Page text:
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Denver's RTD sued by commuter-rail developer

RTD's University of Colorado A Line operates between Denver Union Station and Denver International Airport.
Photo – Shutterstock


The Regional Transportation District of Denver (RTD) has been sued by Denver Transit Partners (DTP), the consortium of private companies that built and operate the agency's troubled University of Colorado A-Line.

In a lawsuit filed yesterday in Denver District Court, DTP is seeking more money from the transit district, according to an RTD press release.

DTP is citing a change in law or change in interpretation in law by federal and state rail safety agencies for DTP's failure to get final approval for the grade crossings and quiet zones on RTD's commuter-rail system that DTP has designed, built and is operating for RTD. The consortium claims it is not to blame for the increased costs associated with those issues, according to the press release.

The consortium includes a unit of Fluor Corp., a unit of John Laing PLC, Balfour Beatty Rail Inc. and Ames Construction.

"As anyone in the Denver metro area knows, the commuter-rail system that Fluor, John Laing, Balfour Beatty, Ames and the other DTP partners have designed, and are building and operating, for RTD is an impressive, safe and reliable rail project – but it still isn't done," RTD officials said.

"The final rail line — the G Line — is nearly two years behind schedule, DTP has already missed the final completion deadline for the entire project, and DTP’s commuter-rail trains continue to sound their horns when going through street crossings instead of operating under quiet zones as required by the contract," they said.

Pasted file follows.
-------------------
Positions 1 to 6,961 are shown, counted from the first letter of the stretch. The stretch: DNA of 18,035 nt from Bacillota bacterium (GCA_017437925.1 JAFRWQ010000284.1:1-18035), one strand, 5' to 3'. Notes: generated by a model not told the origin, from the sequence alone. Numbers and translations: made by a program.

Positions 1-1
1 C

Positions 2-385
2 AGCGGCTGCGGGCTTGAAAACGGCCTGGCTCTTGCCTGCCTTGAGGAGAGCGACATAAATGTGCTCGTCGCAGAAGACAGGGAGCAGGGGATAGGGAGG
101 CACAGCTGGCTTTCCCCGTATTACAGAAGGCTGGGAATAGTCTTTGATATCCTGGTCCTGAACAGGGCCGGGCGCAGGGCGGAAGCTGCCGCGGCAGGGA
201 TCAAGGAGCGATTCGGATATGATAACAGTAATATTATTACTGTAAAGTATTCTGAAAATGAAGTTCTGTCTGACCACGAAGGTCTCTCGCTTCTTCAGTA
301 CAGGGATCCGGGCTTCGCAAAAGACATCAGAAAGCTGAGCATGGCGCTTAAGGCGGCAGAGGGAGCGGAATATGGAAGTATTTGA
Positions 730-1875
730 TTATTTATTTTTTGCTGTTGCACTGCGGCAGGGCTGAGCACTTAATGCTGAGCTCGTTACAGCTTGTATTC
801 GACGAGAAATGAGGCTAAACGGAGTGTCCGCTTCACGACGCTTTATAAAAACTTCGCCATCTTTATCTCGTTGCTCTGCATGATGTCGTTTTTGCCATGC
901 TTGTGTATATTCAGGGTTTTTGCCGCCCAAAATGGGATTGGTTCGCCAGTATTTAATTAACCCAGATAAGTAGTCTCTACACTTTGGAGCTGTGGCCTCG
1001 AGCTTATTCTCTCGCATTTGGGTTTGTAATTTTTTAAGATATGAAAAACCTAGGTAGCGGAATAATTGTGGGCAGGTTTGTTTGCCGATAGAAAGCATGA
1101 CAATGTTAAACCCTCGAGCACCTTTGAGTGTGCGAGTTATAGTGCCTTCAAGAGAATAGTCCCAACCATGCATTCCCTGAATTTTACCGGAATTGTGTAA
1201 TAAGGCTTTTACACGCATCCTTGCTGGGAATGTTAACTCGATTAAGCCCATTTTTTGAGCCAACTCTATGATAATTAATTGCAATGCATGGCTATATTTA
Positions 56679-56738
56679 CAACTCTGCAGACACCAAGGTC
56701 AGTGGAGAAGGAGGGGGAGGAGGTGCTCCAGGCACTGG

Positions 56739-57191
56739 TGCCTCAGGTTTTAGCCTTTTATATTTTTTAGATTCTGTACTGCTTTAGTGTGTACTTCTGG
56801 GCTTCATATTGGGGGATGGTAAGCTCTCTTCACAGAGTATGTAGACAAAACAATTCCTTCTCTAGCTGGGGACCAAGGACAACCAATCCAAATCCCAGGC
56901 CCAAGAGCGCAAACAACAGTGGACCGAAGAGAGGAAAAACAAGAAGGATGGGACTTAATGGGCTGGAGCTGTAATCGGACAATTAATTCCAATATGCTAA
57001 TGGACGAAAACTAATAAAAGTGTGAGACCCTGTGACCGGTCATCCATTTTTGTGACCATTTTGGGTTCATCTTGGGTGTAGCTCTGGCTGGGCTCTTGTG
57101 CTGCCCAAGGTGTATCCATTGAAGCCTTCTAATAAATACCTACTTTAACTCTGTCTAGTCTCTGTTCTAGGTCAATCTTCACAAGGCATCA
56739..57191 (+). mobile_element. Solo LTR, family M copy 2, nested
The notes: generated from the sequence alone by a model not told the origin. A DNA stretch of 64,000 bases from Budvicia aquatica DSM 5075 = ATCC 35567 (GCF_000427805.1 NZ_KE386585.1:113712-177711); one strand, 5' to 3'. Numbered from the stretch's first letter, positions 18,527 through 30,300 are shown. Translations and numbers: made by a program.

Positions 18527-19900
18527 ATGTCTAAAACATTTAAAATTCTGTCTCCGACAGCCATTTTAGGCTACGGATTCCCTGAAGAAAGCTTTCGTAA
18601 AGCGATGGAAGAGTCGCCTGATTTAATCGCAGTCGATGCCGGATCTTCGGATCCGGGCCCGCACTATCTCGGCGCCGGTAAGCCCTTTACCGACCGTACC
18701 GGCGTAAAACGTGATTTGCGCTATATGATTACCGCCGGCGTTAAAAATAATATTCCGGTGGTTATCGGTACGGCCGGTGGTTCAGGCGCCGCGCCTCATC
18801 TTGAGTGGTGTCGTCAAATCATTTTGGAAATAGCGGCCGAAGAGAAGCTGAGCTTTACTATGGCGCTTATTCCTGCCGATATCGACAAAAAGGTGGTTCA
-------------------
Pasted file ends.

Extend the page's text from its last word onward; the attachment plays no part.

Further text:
The main issue is operation of the street crossing gates, according to RTD. The consortium has claimed that the Federal Railroad Administration and Colorado Public Utilities Commission have changed the rules or interpretation of the rules, which is why the final approvals have not been completed, transit district officials said.

"Instead of Fluor, John Laing, BBRI, Ames and their partners and subcontractors accepting their roles and responsibility for the project, they are looking to blame others," they said.

RTD and DTP have been negotiating over the issues for the past several months. DTP broke off negotiations earlier this week and filed the lawsuit.

"It has taken DTP not just months, but years to optimize their system to the point where safety regulators are reasonably satisfied," RTD officials said. "With all due respect, RTD thinks DTP should be looking within, rather than trying to blame safety regulators, for the challenges DTP has faced."

RTD's board is "extremely disappointed" that the situation has resulted in a lawsuit, said Chairman Doug Tisdale.

"The board fully understands and respects the legal process, and the right of parties to resort to that process," he said. "While the board regrets DTP's action, we are confident that RTD's position will ultimately prevail."

In the lawsuit, DTP accuses the transit district of breach of contract, violation of the covenant of good faith and fair dealing and declaratory relief against the district’s refusal to accept change in law and unforeseeable circumstances that prevented DTP from fulfilling its contract during the design and building phase of the project, The Denver Post reported.

The public private partnership with RTD includes the financing, design, construction and long-term operation and maintenance of three new commuter-rail lines from Denver Union Station to Denver International Airport (the A-Line), south Westminster (the B-Line) and Arvada and Wheat Ridge (the G-Line), among other construction commitments, the newspaper reported, citing the lawsuit.

Contact Progressive Railroading editorial staff.

More News from 9/21/2018